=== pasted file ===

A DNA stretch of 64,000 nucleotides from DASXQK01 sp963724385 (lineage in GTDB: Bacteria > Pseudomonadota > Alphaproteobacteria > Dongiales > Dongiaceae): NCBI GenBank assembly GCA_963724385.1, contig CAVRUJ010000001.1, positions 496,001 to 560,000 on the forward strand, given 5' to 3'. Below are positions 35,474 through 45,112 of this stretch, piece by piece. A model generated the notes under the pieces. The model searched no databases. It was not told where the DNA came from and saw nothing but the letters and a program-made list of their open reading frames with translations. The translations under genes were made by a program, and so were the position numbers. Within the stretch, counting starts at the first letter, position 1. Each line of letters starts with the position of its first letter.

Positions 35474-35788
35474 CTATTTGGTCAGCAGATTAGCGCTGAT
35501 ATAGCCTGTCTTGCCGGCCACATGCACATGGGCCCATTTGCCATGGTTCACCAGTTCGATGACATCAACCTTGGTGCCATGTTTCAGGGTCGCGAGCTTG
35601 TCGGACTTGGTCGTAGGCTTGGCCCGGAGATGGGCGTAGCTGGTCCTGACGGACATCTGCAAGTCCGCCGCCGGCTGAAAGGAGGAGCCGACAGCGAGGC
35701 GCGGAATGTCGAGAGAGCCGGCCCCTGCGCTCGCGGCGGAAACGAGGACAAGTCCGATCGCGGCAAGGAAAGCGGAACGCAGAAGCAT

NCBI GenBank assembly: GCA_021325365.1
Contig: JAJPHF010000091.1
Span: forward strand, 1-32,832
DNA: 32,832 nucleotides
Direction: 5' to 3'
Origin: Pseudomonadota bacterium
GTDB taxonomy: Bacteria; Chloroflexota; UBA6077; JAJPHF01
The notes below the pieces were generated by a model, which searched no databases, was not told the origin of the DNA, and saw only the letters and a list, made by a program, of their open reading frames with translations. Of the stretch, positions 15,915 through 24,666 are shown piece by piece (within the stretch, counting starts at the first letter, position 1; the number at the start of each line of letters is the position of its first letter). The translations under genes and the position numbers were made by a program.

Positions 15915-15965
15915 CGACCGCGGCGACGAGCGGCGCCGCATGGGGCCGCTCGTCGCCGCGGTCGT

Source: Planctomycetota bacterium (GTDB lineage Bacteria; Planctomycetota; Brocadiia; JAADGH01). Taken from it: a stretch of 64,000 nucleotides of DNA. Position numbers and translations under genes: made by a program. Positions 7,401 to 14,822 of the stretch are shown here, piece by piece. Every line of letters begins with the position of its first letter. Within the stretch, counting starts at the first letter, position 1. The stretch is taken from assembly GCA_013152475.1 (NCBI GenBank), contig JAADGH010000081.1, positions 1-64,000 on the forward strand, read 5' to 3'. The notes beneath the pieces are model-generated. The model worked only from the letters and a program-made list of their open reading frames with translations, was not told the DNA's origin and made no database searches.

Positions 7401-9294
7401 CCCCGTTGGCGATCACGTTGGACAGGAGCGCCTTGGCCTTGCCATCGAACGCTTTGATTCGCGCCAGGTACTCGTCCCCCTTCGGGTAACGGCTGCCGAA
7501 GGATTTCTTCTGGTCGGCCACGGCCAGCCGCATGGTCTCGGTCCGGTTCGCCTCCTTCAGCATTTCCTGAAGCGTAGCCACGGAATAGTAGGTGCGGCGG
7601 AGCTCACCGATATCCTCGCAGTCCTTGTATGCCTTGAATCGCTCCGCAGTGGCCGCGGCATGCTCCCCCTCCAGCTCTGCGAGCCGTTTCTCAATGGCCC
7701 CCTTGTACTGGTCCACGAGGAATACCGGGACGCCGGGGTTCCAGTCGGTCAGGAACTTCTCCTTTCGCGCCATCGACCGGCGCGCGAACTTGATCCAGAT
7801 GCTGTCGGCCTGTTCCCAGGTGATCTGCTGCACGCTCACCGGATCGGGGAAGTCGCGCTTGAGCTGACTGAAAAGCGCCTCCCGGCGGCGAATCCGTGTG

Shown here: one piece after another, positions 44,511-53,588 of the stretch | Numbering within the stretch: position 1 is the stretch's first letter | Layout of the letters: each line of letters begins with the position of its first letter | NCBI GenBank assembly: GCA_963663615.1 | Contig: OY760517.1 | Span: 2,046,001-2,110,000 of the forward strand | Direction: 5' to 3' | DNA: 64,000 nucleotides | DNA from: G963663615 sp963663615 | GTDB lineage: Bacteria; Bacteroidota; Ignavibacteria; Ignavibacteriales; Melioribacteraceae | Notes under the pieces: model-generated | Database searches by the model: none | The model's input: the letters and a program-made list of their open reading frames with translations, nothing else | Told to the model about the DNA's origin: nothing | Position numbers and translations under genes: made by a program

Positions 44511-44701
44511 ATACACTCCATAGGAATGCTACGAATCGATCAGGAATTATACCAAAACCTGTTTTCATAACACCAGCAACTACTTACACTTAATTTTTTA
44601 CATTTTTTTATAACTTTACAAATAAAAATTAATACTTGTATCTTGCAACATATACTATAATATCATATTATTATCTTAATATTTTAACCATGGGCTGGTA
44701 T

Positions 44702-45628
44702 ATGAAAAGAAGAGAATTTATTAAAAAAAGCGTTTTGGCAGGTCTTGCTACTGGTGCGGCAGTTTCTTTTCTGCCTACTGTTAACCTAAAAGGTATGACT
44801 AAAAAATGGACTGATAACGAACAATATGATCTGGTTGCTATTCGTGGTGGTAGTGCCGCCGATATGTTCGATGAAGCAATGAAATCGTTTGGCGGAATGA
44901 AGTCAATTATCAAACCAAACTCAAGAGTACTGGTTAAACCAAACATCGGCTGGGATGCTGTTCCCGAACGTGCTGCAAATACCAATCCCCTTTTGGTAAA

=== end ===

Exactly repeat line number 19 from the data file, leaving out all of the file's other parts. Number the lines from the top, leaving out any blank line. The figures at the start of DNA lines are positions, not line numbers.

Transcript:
7401 CCCCGTTGGCGATCACGTTGGACAGGAGCGCCTTGGCCTTGCCATCGAACGCTTTGATTCGCGCCAGGTACTCGTCCCCCTTCGGGTAACGGCTGCCGAA